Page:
One of SQL Server 7's design goals was to excel at running the leading ERP applications from SAP America Inc. of Wayne, Pa., and PeopleSoft Inc. of Pleasanton, Calif., Guziak said.

Federal Prison Industries, the Justice Department agency that runs the manufacturing operations inside federal penitentiaries, is using SQL Server to set up the largest-ever SAP R/3 implementation under Windows NT [GCN, Aug. 23, Page 14].

The prison industries' R/3 installation, code-named Millennium, will have a capacity of 1,500 concurrent users. That is nearly three times as many as Microsoft's own internal SAP system, which can handle 550 concurrent users, Guziak said.

Tom Phalen, Federal Prison Industries' chief of information systems and SAP project manager, said his agency first chose SAP and then chose the operating system and database management package to use with it.

The organization had been using a relational database from Progress Software Corp. of Bedford, Mass., but SAP R/3 did not work with the Progress database, he said.

'I just felt that SQL Server 7 had been designed with running SAP in mind,' Phalen said.

All 193 factories at 72 prison sites will convert to the new R/3 system by May 30, Phalen said. A 21-member team of prison industries employees, assisted by a few consultants, started working on the project in January.

Desert Care, an Air Force project to detect possible biological or chemical attacks on troops by rapidly analyzing patient reports, uses SQL Server.

The Air Combat Command at Langley Air Force Base, Va., installed SQL Server 6.5 in April 1998 and upgraded to Version 7 last month, said Lt. Col. Edward Kline, information systems officer for the command surgeon's office.

Air Force officials chose SQL Server for Desert Care based on its features, not on cost, Kline said.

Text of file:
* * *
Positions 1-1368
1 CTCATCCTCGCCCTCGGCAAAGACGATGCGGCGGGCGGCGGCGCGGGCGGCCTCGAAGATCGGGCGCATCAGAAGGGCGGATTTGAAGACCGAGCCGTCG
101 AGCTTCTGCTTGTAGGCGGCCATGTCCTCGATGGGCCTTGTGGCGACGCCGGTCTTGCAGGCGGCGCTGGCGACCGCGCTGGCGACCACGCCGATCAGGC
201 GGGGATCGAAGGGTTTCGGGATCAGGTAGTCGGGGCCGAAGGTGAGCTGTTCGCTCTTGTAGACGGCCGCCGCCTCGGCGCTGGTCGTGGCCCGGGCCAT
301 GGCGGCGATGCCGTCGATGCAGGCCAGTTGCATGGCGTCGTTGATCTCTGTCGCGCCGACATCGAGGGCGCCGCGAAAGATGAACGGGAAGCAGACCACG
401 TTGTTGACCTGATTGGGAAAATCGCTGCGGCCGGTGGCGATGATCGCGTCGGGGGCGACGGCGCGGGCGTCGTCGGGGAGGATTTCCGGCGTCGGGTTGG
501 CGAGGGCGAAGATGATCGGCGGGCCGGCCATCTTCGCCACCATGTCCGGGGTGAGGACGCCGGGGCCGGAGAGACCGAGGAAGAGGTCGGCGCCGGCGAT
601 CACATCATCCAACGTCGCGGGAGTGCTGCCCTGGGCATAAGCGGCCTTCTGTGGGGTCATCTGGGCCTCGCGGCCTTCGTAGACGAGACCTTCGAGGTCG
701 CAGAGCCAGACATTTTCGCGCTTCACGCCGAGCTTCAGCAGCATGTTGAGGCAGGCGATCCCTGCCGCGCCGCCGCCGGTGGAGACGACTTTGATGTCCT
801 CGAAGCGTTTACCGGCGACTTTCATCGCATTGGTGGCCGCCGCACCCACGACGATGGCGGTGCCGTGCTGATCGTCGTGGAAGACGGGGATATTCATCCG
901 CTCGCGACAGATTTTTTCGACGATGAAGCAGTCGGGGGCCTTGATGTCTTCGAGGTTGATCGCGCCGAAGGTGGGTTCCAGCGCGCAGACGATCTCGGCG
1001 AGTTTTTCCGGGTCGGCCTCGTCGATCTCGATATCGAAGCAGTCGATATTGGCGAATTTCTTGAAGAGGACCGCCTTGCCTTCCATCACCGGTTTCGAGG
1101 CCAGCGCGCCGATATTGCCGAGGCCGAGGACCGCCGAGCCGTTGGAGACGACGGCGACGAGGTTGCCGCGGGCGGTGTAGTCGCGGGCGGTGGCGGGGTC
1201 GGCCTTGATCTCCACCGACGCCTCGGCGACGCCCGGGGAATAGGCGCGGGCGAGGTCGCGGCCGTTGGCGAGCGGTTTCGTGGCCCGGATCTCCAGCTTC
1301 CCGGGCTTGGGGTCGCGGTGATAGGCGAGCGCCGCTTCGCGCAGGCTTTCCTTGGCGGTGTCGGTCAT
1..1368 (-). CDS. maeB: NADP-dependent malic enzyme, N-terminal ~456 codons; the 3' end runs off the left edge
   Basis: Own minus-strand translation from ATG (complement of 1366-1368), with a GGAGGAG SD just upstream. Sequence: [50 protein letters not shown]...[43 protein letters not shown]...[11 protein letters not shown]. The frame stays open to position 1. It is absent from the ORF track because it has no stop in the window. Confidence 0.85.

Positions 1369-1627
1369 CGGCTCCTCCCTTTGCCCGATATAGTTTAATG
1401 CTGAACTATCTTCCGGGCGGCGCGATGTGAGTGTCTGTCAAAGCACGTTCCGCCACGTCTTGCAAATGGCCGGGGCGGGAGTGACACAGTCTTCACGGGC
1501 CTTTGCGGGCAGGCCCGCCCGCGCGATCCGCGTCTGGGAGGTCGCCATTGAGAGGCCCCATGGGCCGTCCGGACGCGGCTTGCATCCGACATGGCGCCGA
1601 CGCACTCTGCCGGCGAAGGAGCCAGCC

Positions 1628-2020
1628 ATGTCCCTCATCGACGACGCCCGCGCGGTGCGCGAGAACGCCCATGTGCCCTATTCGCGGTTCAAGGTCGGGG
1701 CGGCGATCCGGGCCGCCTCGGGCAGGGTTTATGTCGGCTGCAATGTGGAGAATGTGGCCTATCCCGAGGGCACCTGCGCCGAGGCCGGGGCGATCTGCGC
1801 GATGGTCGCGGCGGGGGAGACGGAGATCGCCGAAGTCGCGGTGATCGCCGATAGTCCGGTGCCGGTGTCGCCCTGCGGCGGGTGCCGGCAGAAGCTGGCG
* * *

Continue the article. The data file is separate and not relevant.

Each time a soldier in the field visits a doctor, the medical staff enters the details of the clinical encounter in a standard database file, Kline said. SQL Server 7's replication features get the Desert Care data back to the United States for analysis as soon as it is captured.

'The doctors may not realize what their colleagues are seeing,' Kline said, but Desert Care could pick up trends in patients' symptoms minutes after they start coming in.

SQL Server also powers the databases of the Army Electronic Commerce Project. The Contracting Command for the Army's III Armored Corps at Fort Hood, Texas, and the Palestine Electronic Commerce Resource Center, a contractor for the Defense Logistics Agency, put together the Web-based procurement application for the III Corps sites at Fort Hood, Fort Carson, Colo., and Fort Riley, Kan.

Jay Tucker, a management consultant with the Palestine ECRC, said the site, at, went live just over a year ago, after about a year of development work. It still runs SQL Server 6.5.

The developers chose SQL Server because they felt comfortable with its integration with the rest of the group's Windows NT environment, Tucker said.

On the intranet

The Coast Guard's Housing Management Information System (HMIS) replaced a distributed Progress database running under the old CTOS operating system by an intranet application using a SQL Server database, said Ray Cloak of the Coast Guard's Operations Systems Center in Martinsburg, W.Va.

HMIS started up on SQL Server 6.5 and was upgraded to Version 7 in April, Cloak said. Its developers selected the Microsoft product because of its ease of use and graphical interface, he said.

The Army's Operational Testing and Evaluation Command in Alexandria, Va., uses SQL Server as the backbone of its online decision support system for hardware and software test programs.